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Benzodiazepines for Panic Disorder

An Overview of Benzodiazepines


Updated August 03, 2012

Written or reviewed by a board-certified physician. See About.com's Medical Review Board.

Benzodiazepines are a commonly prescribed type of medication for panic disorder. These medications are often used to help manage anxiety and panic attacks. Benzodiazepines have been approved by the Food and Drug Administration (FDA) to treat panic disorder and other conditions.

General Information

Benzodiazepines are a type of anti-anxiety medication that can assist in reducing anxiety and eliciting feelings of relaxation. These medications are also known as sedatives or tranquilizers due to their sedating and calming effects. Due to their relative safety, effectiveness, and minimal side effects, benzodiazepines are often preferred over some older medications that had similar effects.

Benzodiazepines have been approved to treat a variety of mental health and medical conditions. Some of the most common disorders that benzodiazepines are prescribed to treat include:

Types of Benzodiazepines

Common types of benzodiazepines used to treat panic disorder and other anxiety disorders include:

How Benzodiazepines Treat Panic Disorder

The brain contains many neurotransmitters that impact different functions of the body. Gamma-aminobutyric acid (GABA) is one type of neurotransmitter that influences several functions in the brain, including sleep regulation and feelings of anxiety and relaxation. Benzodiazepines work to affect GABA receptors and depress the central nervous system (CNS). Through slowing down the CNS, these medications have the ability to reduce excess agitation and excitement. Additionally, this action allows benzodiazepines to lessen the intensity of anxiety and panic attacks, producing a sense of calm.

Benzodiazepines work quickly in reducing and managing symptoms. However, they also are broken down and leave your body relatively rapidly as well. Different benzodiazepines are metabolized at different rates, and may need to be dosed at different frequencies during the day for continued and consistent relief of anxiety symptoms.

Common Side Effects of Benzodiazepines

Typical side effects of benzodiazepines include drowsiness, dizziness, lightheadedness, dry mouth, unsteadiness, and fatigue. These side effects should become more manageable or cease over time. Consult your prescribing doctor if you experience side effects from benzodiazepines that are persistent or worsen.

Issues with Abuse and Dependence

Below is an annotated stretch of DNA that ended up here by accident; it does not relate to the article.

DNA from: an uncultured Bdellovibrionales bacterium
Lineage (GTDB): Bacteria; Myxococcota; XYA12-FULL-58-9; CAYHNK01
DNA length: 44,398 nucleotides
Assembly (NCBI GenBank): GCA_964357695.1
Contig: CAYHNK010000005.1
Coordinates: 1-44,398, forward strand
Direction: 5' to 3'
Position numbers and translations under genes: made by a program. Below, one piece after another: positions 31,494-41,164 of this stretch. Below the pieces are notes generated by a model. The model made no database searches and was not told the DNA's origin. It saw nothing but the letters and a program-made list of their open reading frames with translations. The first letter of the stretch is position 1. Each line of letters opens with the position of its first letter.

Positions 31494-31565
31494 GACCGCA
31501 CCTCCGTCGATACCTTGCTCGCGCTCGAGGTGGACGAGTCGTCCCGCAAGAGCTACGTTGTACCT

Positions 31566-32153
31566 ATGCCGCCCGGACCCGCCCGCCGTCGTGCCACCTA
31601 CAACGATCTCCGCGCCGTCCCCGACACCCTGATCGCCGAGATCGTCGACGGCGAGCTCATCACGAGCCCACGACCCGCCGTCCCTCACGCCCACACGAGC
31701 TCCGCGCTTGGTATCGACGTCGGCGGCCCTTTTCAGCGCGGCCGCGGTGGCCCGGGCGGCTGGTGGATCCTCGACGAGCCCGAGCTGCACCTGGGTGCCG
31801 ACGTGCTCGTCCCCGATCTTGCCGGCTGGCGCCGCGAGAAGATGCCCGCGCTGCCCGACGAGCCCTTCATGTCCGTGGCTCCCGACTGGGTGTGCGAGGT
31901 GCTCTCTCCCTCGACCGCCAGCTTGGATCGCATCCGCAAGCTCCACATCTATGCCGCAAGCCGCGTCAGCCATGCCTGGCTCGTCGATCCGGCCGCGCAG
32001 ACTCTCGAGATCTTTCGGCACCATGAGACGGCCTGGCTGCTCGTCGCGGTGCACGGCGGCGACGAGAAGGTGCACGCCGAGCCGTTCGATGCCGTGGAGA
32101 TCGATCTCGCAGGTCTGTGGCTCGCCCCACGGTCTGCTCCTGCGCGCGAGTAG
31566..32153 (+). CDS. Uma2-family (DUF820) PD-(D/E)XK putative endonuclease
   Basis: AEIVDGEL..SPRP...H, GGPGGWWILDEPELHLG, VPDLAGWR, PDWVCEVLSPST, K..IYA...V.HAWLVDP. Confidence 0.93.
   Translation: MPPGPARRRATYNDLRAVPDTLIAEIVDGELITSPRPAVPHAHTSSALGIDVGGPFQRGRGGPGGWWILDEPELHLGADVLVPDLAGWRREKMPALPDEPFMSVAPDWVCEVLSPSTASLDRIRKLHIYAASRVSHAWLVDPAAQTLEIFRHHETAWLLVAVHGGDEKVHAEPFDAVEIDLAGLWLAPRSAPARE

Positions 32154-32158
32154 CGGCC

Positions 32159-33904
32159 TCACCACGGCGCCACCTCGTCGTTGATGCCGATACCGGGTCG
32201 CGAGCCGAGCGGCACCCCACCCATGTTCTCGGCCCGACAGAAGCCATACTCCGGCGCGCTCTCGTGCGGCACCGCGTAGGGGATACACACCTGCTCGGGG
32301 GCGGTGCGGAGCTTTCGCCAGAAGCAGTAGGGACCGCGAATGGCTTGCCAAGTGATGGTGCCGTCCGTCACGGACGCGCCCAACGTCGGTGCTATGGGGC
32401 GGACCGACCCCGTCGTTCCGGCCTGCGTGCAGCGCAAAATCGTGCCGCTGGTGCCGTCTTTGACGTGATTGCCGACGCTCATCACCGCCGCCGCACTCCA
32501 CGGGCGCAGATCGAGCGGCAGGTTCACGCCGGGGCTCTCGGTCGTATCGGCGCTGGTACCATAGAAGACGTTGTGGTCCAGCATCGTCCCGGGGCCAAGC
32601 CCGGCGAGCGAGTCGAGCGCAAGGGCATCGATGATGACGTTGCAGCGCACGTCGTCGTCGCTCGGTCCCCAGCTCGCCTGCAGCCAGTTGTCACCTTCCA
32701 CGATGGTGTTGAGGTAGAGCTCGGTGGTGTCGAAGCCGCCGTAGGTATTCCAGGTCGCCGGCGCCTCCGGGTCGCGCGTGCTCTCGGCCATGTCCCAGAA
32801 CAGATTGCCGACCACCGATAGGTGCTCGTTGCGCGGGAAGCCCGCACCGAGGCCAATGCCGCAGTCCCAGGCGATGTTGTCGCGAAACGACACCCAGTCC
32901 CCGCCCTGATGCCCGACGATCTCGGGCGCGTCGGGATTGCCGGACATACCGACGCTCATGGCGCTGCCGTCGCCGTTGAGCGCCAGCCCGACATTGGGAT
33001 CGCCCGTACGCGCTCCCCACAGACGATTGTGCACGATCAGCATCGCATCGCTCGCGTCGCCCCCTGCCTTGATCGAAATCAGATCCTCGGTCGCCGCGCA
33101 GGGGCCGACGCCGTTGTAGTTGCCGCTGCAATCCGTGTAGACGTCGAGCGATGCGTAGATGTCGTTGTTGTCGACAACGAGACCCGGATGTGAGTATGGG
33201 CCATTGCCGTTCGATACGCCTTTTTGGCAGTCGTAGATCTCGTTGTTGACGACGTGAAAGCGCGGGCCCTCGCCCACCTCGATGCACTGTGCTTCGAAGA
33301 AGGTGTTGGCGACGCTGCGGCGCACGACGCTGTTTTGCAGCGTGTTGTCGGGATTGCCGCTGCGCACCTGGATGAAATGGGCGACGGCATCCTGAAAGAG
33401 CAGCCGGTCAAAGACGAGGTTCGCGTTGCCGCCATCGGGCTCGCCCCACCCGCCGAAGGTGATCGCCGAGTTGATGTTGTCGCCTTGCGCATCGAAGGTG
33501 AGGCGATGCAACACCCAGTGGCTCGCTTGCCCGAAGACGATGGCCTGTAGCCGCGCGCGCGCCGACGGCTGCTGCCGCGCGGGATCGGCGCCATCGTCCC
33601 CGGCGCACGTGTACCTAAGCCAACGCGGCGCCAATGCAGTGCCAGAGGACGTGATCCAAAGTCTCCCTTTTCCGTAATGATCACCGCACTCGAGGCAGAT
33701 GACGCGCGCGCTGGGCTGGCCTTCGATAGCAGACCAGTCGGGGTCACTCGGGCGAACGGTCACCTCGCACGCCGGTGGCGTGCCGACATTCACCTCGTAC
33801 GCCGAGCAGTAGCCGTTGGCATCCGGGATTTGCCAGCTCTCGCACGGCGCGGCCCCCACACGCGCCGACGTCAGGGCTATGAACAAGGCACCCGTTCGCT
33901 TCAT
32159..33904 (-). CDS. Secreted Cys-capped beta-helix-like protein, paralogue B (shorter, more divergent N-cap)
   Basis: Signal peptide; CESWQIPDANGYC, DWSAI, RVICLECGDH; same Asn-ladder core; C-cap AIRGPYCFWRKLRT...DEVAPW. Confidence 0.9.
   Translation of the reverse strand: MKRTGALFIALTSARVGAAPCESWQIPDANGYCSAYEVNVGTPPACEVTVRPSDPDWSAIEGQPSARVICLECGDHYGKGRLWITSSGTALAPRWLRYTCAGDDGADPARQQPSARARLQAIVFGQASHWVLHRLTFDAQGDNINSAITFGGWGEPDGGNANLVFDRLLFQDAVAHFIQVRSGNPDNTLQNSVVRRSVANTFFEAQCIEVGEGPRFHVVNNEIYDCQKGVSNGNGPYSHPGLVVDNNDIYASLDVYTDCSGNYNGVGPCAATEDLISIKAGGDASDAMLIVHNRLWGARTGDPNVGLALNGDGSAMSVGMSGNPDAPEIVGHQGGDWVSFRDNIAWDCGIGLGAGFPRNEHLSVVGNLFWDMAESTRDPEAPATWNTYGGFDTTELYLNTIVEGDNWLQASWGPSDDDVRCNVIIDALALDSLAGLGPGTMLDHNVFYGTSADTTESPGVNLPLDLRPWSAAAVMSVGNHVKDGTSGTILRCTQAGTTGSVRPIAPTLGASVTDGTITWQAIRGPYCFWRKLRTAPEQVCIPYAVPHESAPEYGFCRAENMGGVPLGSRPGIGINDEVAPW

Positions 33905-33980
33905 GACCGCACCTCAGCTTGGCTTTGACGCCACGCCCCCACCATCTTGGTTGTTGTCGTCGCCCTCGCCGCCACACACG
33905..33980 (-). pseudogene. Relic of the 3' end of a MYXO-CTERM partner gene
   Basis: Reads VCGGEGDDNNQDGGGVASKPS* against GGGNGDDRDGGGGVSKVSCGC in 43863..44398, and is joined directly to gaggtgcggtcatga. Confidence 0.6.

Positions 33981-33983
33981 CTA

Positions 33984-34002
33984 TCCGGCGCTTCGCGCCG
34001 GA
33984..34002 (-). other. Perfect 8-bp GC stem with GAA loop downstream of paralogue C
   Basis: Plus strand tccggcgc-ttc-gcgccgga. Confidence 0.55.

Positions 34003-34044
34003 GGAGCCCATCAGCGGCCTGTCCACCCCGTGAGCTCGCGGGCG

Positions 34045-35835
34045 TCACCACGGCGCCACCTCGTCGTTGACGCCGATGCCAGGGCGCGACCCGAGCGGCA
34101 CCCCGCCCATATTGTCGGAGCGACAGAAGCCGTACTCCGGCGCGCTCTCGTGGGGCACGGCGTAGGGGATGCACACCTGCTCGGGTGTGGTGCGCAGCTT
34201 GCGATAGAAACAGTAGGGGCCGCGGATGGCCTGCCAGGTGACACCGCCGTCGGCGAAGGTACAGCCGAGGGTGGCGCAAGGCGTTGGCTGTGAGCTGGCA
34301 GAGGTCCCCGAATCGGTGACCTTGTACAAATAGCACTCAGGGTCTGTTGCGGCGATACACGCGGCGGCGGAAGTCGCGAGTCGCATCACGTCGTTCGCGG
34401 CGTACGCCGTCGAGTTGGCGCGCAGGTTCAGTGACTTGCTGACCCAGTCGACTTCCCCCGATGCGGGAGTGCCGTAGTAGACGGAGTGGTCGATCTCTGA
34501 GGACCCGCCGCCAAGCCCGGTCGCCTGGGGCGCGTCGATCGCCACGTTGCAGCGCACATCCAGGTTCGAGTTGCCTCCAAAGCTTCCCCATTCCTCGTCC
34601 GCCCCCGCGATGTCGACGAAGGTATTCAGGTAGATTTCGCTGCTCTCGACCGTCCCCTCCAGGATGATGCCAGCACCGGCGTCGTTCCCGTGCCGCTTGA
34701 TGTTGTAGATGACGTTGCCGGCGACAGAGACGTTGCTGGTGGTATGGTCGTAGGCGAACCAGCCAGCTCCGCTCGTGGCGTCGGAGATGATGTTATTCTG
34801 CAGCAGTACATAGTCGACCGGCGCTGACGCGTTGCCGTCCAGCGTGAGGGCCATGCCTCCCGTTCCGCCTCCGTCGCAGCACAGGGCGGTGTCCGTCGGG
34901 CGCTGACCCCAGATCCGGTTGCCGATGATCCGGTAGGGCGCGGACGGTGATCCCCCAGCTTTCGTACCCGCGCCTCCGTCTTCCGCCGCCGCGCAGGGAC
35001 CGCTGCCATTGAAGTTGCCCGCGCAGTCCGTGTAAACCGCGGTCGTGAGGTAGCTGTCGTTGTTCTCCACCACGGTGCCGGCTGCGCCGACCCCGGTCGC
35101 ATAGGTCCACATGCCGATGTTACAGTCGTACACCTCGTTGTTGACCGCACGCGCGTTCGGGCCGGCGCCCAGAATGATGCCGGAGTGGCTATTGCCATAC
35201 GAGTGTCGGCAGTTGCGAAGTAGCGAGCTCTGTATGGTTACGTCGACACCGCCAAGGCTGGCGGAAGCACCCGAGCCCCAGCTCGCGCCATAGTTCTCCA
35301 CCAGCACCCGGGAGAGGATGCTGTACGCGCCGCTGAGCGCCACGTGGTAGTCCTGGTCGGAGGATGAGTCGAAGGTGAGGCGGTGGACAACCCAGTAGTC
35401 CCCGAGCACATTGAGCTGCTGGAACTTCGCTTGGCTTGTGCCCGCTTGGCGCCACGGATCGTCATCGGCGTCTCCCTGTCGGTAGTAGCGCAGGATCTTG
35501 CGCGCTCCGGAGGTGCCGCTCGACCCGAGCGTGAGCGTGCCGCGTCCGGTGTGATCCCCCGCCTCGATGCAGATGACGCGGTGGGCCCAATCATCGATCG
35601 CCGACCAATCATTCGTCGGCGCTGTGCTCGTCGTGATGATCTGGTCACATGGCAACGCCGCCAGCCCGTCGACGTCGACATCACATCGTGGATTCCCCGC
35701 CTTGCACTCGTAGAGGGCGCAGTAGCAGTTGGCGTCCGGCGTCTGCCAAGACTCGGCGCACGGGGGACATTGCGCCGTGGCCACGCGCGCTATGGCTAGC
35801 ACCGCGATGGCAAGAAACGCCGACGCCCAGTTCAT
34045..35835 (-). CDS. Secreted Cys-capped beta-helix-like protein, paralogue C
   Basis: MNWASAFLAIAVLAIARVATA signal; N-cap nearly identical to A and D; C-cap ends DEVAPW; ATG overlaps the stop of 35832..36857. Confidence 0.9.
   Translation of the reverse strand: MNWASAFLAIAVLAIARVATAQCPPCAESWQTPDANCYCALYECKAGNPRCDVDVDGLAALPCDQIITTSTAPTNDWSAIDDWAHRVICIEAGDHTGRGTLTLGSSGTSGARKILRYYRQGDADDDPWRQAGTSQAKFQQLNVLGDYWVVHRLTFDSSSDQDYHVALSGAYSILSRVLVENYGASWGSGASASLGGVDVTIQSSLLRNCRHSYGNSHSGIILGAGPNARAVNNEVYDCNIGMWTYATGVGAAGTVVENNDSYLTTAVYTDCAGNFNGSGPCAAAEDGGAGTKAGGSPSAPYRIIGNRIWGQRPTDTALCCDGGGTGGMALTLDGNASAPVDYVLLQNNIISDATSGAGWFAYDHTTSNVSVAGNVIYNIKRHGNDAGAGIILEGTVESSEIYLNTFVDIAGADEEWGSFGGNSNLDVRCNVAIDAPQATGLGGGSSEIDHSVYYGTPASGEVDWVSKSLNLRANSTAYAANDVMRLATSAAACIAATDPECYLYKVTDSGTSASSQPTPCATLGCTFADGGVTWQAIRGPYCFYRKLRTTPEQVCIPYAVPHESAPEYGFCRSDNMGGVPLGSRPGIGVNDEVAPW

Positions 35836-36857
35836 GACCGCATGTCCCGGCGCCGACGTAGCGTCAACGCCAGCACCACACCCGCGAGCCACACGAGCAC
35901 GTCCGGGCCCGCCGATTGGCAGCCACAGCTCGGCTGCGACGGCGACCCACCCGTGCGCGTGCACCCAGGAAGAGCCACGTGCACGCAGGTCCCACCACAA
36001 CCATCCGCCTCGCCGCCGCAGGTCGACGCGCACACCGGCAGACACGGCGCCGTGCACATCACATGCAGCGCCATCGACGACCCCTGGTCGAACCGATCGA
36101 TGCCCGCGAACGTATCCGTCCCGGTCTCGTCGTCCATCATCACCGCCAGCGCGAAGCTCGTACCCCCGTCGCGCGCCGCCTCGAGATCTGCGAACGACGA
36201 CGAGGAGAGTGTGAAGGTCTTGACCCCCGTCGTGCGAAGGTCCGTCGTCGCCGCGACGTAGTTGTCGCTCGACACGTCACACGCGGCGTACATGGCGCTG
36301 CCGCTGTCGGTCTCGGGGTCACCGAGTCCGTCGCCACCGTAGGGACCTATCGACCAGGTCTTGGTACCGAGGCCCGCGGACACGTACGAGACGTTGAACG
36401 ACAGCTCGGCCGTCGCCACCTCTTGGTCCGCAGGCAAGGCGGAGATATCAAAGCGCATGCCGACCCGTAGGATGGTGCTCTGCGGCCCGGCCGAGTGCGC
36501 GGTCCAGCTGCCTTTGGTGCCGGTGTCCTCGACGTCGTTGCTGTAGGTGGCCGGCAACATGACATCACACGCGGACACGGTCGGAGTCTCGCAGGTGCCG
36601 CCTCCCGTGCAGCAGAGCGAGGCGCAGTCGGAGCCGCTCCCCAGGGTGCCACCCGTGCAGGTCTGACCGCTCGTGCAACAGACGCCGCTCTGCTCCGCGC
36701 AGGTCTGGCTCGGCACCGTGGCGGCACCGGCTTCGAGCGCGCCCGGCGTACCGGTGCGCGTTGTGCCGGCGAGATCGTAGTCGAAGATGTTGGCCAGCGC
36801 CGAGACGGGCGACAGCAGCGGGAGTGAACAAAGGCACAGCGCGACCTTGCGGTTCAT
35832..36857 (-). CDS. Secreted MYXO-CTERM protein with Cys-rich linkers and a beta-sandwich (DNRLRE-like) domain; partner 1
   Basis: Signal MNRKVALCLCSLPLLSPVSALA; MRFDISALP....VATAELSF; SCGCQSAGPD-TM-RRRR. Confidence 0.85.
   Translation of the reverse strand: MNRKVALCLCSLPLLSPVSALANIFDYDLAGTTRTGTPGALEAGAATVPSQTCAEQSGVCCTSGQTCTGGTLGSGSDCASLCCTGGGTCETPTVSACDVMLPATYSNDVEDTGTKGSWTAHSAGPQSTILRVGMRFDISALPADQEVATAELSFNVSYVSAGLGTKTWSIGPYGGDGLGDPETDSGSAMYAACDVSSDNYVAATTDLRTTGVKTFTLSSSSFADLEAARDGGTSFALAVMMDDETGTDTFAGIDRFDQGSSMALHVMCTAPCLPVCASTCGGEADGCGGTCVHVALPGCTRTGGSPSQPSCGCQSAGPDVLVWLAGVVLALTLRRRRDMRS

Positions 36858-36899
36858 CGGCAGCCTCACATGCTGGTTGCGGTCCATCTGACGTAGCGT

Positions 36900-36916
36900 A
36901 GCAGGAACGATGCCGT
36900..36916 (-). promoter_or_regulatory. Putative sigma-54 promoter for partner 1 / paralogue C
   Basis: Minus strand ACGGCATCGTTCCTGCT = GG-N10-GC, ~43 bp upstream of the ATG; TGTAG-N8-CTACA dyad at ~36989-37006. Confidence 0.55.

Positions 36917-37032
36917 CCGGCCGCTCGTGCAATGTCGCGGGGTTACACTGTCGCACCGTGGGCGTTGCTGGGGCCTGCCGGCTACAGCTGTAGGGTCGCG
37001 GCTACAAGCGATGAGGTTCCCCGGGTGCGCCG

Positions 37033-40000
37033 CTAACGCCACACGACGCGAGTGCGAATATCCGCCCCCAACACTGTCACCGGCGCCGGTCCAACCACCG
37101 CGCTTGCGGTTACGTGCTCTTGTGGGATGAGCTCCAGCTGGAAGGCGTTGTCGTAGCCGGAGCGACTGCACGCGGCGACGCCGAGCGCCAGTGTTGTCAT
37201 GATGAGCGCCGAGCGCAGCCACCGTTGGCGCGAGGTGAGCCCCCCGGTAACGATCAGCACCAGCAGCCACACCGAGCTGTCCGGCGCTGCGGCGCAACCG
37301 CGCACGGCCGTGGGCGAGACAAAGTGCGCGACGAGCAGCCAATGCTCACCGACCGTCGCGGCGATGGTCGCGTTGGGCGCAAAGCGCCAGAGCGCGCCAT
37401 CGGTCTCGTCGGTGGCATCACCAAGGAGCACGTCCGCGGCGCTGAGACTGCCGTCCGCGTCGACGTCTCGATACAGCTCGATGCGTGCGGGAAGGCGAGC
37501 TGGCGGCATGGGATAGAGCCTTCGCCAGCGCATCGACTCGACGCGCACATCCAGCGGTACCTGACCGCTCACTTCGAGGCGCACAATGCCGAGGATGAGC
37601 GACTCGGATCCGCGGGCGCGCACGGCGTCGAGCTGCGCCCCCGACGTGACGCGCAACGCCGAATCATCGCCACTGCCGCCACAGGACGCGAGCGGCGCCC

Benzodiazepines are classified as controlled substances and have the potential to be abused. When taken for extended periods of time, a person may become physically and psychologically dependent on these medications. It is also possible to develop tolerance to benzodiazepines, meaning that a person needs to take higher doses of the medication in order to achieve the same result.

Your doctor may discuss various strategies to prevent addiction and withdrawal issues. Typical withdrawal symptoms include headaches, excessive sweating, increased nervousness and agitation, seizures, tremors, muscle cramps, and sleep disturbances. Do not ever attempt to change or discontinue your dosage on your own. Your doctor can assist you in gradually coming off your medication.

Other Precautions To Benzodiazepines

Drug Interactions: Benzodiazepines slow down the central nervous system (CNS). Alcohol and certain medications that have a similar effect on the CNS should be avoided. Keep your doctor informed about all of the prescribed and over-the-counter medications you are taking.

Medical History: People with a history of certain mental health and medical conditions may not be suited for taking benzodiazepines. Inform your doctor if you have any of the following diagnoses or other conditions:

  • Glaucoma
  • Liver disease
  • Sleep disturbances
  • Lung disease
  • Alcohol or drug addiction
  • Depression

Pregnancy and Nursing: Benzodiazepines can be passed to children during pregnancy and while breastfeeding. Discuss the risks of using these medications while pregnant or nursing with your doctor.


Batelaan, N. M., Van BalkomStein, A. J., and Stein, D. (2012). Evidence-based Pharmacotherapy of Panic Disorder: An Update. The International Journal of Neuropsychopharmacology, 15, 403-415.

Hoffman, E. J. & Mathew, S. J. (2008). Anxiety Disorders: A Comprehensive Review of Pharmacotherapies. Mount Sinai Journal of Medicine, 75, 248–262.

Silverman, Harold M. (2010). The Pill Book. 14th ed. New York, NY: Bantam Books.

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